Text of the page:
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Hayanjeonjaeng(White Badge, 1992), Making the Vietnam War Memories from a Progressive Nationalist Males’ Perspective

  • The Journal of Korean drama and theatre
  • 2019, (64), pp.189-228
  • DOI : 10.17938/tjkdat.2019..64.189
  • Publisher : The Learned Society Of Korean Drama And Theatre
  • Research Area : Arts and Kinesiology > Other Arts and Kinesiology
  • Received : May 15, 2019
  • Accepted : June 7, 2019
  • Published : June 30, 2019

CHO SEO YOUN 1

1세종대학교

Accredited

ABSTRACT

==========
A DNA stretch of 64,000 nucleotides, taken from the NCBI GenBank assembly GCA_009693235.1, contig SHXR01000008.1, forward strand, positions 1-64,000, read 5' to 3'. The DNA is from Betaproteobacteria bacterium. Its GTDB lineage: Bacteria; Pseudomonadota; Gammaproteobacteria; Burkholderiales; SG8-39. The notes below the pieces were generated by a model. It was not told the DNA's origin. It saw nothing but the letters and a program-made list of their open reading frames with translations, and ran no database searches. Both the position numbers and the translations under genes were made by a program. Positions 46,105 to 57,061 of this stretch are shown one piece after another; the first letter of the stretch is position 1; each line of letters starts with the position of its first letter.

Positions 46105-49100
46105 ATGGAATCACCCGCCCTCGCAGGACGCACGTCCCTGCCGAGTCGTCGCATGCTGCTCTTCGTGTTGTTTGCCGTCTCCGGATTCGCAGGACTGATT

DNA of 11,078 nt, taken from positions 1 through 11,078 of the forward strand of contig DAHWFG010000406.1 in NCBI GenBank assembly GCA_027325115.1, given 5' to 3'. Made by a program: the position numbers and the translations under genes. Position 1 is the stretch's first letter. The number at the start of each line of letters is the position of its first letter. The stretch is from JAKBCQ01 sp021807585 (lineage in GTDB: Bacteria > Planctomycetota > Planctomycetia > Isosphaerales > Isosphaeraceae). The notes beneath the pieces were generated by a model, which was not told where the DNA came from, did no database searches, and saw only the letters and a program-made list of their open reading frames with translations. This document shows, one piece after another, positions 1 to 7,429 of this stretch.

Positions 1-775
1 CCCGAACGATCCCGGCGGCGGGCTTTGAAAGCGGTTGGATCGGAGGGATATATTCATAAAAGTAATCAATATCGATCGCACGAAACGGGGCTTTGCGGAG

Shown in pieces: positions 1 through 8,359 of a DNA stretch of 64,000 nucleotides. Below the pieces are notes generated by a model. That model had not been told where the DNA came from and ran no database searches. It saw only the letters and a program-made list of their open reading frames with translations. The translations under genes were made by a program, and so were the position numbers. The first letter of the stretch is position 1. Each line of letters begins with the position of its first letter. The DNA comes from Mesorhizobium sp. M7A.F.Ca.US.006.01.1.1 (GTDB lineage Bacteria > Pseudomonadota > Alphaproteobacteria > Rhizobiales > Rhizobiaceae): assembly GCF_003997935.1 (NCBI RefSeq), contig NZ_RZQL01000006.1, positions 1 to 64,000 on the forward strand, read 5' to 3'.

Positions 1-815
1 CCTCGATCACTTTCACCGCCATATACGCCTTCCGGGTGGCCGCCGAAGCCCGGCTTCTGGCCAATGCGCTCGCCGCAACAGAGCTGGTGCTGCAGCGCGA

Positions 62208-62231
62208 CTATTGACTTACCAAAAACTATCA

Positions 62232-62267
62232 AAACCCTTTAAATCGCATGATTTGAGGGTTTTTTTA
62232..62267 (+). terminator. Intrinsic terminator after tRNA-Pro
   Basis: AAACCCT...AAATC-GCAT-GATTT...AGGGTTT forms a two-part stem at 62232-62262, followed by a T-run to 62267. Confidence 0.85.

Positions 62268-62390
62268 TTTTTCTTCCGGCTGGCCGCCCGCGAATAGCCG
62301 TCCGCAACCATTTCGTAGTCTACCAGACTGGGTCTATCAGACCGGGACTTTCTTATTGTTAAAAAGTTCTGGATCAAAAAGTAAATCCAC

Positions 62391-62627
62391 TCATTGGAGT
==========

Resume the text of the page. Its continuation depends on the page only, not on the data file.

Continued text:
Hayanjeonjaeng(White Badge, 1992) is the first film to criticize Korean troops dispatching the Vietnam War in earnest. It is a significant work in the field of struggle of memories surrounding the dispatch of Korean troops to Vietnam. The understanding of the Vietnam war and the identity of the Korean troops in Hayanjeonjaeng can be summarized as ‘America's mercenary.’ It was the outcome of anti-Americanism and criticism of Korean military dictatorship which were widely shared in the Korean film industry, from the 1980s to 1990s, after the Gwangju Uprising. And it has completely overcame the official Vietnam War memory called anti-communist war that laid the foundations of modernization of the country. Hayanjeonjaeng embodied the civilian massacre in Vietnam War by the Korean troops and the trauma of the war veterans, superimposed the US military camp towns’ issues and the democratization struggle in the recollection of the Vietnam War, thereby revealed that Vietnam War was an international proxy war made up of a subordinate relationship between the United States and South Korea and an ethical blot of South Korean history. But in the process of cinematic representing the trauma memories, the Korean troops were placed in the position of the victim who has been sacrificed by the Korean military regime and the United States, and the awkward position of the veterans who were both the perpetrators and the victims was arranged in the self-centered way. In addition, by sexualizing and alienating Korean women in the US military camp town and Vietnamese women in the Vietnam military camp town, Hayanjeonjaeng followed the male-centered violence of the postcolonial nationalism discourse at the time the film was made and justify the Korean men as pure victims. The narration of victimization of the Korean troops and the gender insensitivity were blind spots in the view of the progressive nationalist males that was the basis of the insights of Hayanjeonjaeng. Through the analysis of that, we could see what the cinematic representation of war memories should aim at in the context of 'politics of regret' to look back on the past for the future change.

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